Cesare Pietroiusti — As Adorno has repeatedly and mercilessly explained, the issue here is one of “de-mythicization,” one of realizing that the means of thought, convictions, and even desires that appear to be “ours” are induced, at least in the first instance. What we believe to be true (or beautiful, or whatever) is almost always false. So the only thing we can do, patiently and without any great hope, is to attempt to reveal the (external, but firmly internalized) mechanisms that “make” us think, feel, or want something. We need only think of places that are built. In other words, of “buildings”: what happens when a political power without any idea, culture, or vision, attempts to assert its presence? It will build a monument around an empty meaning, and the inconsistency of this monument will be compensated for as much by its name (maxxi, mega, macro) as by its architectural appearance. The more this senselessness emerges, the more it is disguised by monumentalism, high-tech solutions, and exorbitant costs. First point: the more something costs, the less sense it makes. Definitions, like product labels, are invented to disguise this lack of meaning. “Museum of contemporary art” is no longer anything like a myth; it is a label. I think we can free ourselves of this label and—I say this as an artist—from any subservience to it. We need to blow the lid off the shams of those who attribute to themselves (and to whom we attribute) the power of legitimization, and we must first of all do this within ourselves. The “museum of contemporary art” (and any other place that is defined and delegated) actually delegitimizes. Second point: the more an institution claims to give one legitimization, the more it takes from one. So I consider indeposito to be precious because it is non-functional, illegitimate, and not appointed. In other words, its uses and values are potential (because they are open to suggestions from anyone) and not guaranteed (because they need to be assessed each time).
Anna Scalfi — This contradiction comes out in everyday life and the raw nerves of the system emerge from the details. They are sweet-filled decaying voids, they are universes. I start from there, imagining more, and introducing a minor disturbance into the mechanism. By negotiating everything in offices, in compliance with all the standard rules, procedures, and permits. And often by provoking legitimate exceptions, in that thin slice of discretionary power that remains in the hands of the official. With no experience, one can act outside the rules of the system. I accuse the concept of legitimization in the broadest way. I like it, it is required, I consider it, and I adapt to the rule: I legitimize myself. And I do so in order to enter the system and interact. In education, in permits, in the human negotiation of collaboration. My first experience: the total lack of a budget is worth more than the limited presence of a sponsor. Sometimes I’ve made my works in spite of and only thanks to the guarantee of not having any cover for my budget. It is only this that has allowed people who are completely alien to the world of art to listen to ideas and to be persuaded by them, and to end up contributing materials and services. The less-than-partial presence of a sponsor would have made any assistance impossible, changing the prices and making the project as a whole quite unfeasible, and that is exactly what was happening. A system that believes it needs to safeguard and regulate economic profit legally and commercially makes anything else unpredictable and difficult to achieve. It is not contemplated. A whole array of solutions need to be created, with the assistance of experts. My second experience: skepticism about contemporary art is the best form of vetting for the significance of the project. Normally, those I contact to solve some problem first feel the need to make it quite clear to me that they have nothing to do with contemporary art, which they consider incomprehensible, costly, and absurd. Then they go silent, because they have suddenly come up with a solution for my problem: they go back to what they were saying, now completely caught up in the project, seeing it from within. And I smile: it’s done. In spite of all the terrible prejudice against contemporary art. And, depending on their own particular abilities, they all add their own forms, colors, and materials, while I smugly hold in check my supposed control over aesthetic decisions. I like the “frame” of art because it allows otherwise impossible, unimaginable, and prohibited actions. I like sparking it off in unofficial places, bringing the context into it, free from any positive prejudice about art, free from the reassuring boundaries of artistic nature in this environmental anomaly, where attribution wavers between insult and surprise. I like the predicament and the break from eternal commonsense, the holding back from the automatic controls that distract you, so that you can understand what borderline you’re walking on. I like leaving this margin empty so that you can negotiate with yourself about the meaning of what you see.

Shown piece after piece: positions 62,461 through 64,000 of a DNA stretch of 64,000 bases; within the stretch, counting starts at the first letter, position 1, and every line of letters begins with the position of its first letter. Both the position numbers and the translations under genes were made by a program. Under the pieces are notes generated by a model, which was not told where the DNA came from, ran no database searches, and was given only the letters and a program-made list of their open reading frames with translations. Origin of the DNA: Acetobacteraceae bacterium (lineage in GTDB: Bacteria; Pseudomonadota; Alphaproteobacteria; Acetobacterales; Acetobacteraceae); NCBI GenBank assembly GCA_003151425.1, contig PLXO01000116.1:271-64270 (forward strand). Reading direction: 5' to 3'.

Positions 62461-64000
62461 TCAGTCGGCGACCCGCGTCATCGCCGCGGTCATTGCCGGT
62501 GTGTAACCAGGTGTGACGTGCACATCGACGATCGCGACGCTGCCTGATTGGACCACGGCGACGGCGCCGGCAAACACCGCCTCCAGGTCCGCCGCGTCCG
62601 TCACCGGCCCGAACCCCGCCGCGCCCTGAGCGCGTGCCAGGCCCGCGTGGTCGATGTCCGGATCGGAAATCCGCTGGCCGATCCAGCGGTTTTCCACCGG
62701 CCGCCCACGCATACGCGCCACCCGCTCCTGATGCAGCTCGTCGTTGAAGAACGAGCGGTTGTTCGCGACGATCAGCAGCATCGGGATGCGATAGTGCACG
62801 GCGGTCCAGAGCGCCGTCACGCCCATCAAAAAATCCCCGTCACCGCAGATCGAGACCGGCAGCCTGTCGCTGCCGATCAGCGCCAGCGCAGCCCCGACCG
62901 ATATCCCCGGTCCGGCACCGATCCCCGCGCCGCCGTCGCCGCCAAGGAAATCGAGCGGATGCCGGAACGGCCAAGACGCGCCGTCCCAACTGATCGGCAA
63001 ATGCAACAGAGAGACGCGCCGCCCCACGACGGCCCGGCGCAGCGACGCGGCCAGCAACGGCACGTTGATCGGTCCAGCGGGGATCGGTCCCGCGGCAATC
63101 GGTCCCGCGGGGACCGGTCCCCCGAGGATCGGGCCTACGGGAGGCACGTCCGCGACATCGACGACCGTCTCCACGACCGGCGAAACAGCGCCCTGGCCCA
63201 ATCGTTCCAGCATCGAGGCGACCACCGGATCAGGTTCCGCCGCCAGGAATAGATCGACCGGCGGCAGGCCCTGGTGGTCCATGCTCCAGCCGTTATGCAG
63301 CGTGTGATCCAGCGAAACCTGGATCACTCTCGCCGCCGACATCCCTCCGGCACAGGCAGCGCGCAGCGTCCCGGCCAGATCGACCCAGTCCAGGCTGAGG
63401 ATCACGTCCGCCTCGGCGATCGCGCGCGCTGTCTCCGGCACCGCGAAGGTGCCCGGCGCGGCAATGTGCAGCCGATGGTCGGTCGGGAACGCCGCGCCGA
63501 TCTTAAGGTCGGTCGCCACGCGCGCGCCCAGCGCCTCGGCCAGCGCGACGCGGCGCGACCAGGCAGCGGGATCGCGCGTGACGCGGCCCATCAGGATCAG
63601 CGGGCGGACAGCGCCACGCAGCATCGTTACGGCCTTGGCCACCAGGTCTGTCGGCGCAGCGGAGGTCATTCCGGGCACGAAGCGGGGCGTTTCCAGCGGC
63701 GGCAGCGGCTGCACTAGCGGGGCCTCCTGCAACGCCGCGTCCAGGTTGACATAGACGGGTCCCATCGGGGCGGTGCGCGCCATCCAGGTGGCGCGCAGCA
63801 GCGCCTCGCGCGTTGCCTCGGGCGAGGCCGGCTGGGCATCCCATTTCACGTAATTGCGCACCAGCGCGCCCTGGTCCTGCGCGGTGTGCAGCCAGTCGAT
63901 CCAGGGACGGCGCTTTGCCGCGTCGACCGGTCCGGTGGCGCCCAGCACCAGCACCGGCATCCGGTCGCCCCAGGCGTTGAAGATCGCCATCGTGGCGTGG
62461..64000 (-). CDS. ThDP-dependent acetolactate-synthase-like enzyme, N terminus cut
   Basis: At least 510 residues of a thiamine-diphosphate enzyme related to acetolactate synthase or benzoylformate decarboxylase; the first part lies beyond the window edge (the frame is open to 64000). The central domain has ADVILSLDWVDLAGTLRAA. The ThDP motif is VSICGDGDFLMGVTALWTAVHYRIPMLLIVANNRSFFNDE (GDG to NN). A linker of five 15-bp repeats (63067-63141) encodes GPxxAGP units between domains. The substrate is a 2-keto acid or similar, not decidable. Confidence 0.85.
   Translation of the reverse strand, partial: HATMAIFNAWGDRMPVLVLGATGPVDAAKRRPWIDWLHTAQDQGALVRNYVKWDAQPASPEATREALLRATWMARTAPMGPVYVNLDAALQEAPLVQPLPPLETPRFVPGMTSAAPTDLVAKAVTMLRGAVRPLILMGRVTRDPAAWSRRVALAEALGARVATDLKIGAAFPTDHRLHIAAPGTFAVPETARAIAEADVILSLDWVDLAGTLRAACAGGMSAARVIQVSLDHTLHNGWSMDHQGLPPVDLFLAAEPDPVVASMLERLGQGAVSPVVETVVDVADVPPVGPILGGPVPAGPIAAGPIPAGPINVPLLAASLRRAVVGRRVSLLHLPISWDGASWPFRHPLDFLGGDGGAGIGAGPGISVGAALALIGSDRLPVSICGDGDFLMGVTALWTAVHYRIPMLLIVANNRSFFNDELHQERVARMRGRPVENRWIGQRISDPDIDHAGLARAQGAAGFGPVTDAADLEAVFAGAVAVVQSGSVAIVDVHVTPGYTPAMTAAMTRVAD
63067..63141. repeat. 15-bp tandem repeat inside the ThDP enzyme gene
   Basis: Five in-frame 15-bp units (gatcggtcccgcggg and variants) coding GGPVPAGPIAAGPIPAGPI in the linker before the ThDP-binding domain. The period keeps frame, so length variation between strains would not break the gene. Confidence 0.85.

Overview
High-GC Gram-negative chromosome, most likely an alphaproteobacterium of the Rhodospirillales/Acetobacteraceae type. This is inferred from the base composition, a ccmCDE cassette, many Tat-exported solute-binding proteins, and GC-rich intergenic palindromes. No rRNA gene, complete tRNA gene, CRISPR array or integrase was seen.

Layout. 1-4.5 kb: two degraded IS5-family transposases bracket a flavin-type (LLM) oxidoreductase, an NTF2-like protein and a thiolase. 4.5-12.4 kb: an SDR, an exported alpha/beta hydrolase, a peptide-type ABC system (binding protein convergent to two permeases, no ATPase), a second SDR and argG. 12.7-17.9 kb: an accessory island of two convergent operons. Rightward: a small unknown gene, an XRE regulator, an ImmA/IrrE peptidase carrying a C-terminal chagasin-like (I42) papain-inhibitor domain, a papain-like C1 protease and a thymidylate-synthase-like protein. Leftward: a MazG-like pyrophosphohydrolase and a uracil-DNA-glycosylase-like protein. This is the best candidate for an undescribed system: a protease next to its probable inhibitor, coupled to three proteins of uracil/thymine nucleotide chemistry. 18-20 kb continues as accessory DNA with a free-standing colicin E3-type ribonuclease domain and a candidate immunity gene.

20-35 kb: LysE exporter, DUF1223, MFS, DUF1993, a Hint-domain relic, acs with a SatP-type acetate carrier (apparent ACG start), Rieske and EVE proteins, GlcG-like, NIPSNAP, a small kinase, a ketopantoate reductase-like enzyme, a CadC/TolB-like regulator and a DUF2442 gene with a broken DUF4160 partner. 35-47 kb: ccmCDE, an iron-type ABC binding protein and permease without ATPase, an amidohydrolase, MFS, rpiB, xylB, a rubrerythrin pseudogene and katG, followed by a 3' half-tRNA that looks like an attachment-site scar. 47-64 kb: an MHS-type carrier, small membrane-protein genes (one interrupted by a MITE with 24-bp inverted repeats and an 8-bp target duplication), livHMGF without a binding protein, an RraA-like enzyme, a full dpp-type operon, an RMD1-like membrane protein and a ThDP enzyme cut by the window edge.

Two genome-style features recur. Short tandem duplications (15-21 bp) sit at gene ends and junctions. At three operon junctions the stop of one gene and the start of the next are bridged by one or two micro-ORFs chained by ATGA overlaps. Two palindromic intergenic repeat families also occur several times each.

Cesare Pietroiusti — I’ll ask for hospitality at indeposito in the coming months. “The Museum of Italian Art in Exile” is a project of mine that aims to start up a research project throughout Italy, and later it intends to acquire a certain number of works by (Italian) artists who are not represented in any museums in Italy and who have no (or almost no) visibility in the art-media system. This traveling museum will be taken in by a number of institutions. Before it goes into exile, however, I’d like the collection to stay, at least for a while, at indeposito. At least in Italy, nowhere could be more suitable.
(2010, visible. where art leaves its own field and becomes visible as part of something else, edited by Angelika Burtscher, Judith Wielander, Sternberg Press, Berlin-New York)